Customer Service Gone Wild

By Larry Teren

Customer service in today’s world is an oxymoron. You can say that maybe I tend to overreact or expect to get satisfaction at my convenience rather than at the one providing service. It seems, though, that more and more the only time you get a helpful, glib, clearly understood, sympathetic customer service representative is when he or she asks you to rate the assistance he or she just provided.


If you agree with me, read on, otherwise you will think that I make this stuff up or over-embellish the facts. Here is a recent situation that caused me to want to get my pound of flesh in retribution:

A few months ago, I had a routine colonoscopy done at a north suburban Chicago hospital. I agreed to finally do the nasty procedure after delaying for so long when I found out that my private health insurance would pay it as long as it was considered pre-screening and not because the doctor suspected a problem. That in itself rates a discussion, but it is not the purpose of this narration.


Not too long after the procedure was done, I received notice from the health insurance company that they negotiated the bill down to what it costs in their network agreement. This in itself is also a waste of time and money in processing such a bill because the hospital knows that there is a network rate but they still bill at the higher rate. This costs everyone, especially health insurance policy holders, more money to have to waste time having an insurance company computer keypunch person go into the system and correct the rate.


The insurance company paid the bill as promised. I thought that was it- the episode was now complete. Not so- less than two weeks later, I received a bill from the hospital indicating I owed $377.30  for the anesthetist’s work. It came before receiving a note from the insurance company that I would get such a bill and how much they negotiated down the amount and whether I should pay it or not.


I reviewed the original advice from the insurance company and did not see anything about the anesthetist. So, I thought maybe the insurance did not cover this part of the work performed, only the procedure it self. Like a dope, I immediately cut a check and mailed it to the hospital.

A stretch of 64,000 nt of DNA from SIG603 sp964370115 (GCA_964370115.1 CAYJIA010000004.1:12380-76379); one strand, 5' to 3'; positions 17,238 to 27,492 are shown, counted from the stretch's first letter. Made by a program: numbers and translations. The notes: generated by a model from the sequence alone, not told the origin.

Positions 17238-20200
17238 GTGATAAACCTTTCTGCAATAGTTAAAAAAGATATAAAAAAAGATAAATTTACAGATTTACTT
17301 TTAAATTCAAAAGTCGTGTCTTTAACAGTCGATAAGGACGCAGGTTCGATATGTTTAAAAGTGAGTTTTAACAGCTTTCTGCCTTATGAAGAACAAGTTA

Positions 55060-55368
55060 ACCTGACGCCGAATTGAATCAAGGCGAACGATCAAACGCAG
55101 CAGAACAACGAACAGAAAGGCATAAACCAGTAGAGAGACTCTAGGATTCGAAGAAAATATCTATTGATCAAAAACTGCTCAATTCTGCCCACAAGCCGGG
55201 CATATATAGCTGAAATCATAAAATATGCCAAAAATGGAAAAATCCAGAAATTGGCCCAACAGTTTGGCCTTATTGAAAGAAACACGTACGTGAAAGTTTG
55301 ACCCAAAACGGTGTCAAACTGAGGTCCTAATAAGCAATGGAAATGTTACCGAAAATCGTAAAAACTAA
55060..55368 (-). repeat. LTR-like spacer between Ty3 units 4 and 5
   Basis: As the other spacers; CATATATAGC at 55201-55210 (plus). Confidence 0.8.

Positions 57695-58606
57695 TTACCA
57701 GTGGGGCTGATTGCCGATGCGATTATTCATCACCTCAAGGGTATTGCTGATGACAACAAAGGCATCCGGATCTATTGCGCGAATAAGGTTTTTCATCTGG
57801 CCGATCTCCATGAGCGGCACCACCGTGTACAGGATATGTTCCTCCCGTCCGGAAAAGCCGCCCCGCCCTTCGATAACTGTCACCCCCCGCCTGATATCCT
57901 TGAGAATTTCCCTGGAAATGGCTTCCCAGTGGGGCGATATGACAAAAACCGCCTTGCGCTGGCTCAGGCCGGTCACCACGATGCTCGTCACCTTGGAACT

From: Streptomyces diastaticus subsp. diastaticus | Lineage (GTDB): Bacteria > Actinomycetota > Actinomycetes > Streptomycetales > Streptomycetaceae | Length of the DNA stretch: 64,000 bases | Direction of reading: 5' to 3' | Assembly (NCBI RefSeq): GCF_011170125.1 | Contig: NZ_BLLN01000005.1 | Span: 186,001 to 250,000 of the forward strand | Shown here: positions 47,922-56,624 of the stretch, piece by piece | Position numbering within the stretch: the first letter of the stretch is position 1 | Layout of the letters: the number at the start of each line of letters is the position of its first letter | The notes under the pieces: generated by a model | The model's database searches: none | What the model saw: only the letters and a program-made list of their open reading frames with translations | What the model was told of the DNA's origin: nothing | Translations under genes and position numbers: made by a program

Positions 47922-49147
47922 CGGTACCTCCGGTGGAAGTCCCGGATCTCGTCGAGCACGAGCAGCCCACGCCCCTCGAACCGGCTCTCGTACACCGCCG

I still wondered why I did such a rash thing and mentioned it to my sister who had a lot of experience dealing with doctor bills and insurance coverage. She said I should not have paid it and that the insurance company made a mistake in not paying it and that I should get back to them.


I called the insurance company and they agreed with my sister- I was a dope. I asked them if they could refund the money to me. They said “no, we will send a check to the hospital and you ask them for a refund.” I called the hospital and spoke with customer service. On May 14, they indeed got the check from the insurance company and would now- because I called- put in a request for a refund. In other words, if I hadn’t called to inquire, they would have left it with a credit to my account against future billing.


I asked when I could expect the refund check. I was told it took four to six weeks for processing. The lady laughed when I complained and said that this was their rules and nothing I could do about it. This hit a nerve and I asked to speak to the customer service manager. I was given the person’s alleged name. It could have been made up, for all I know, because even though she was supposed to get back to me within 24 to 48 hours- as of this writing, I am still waiting for that call.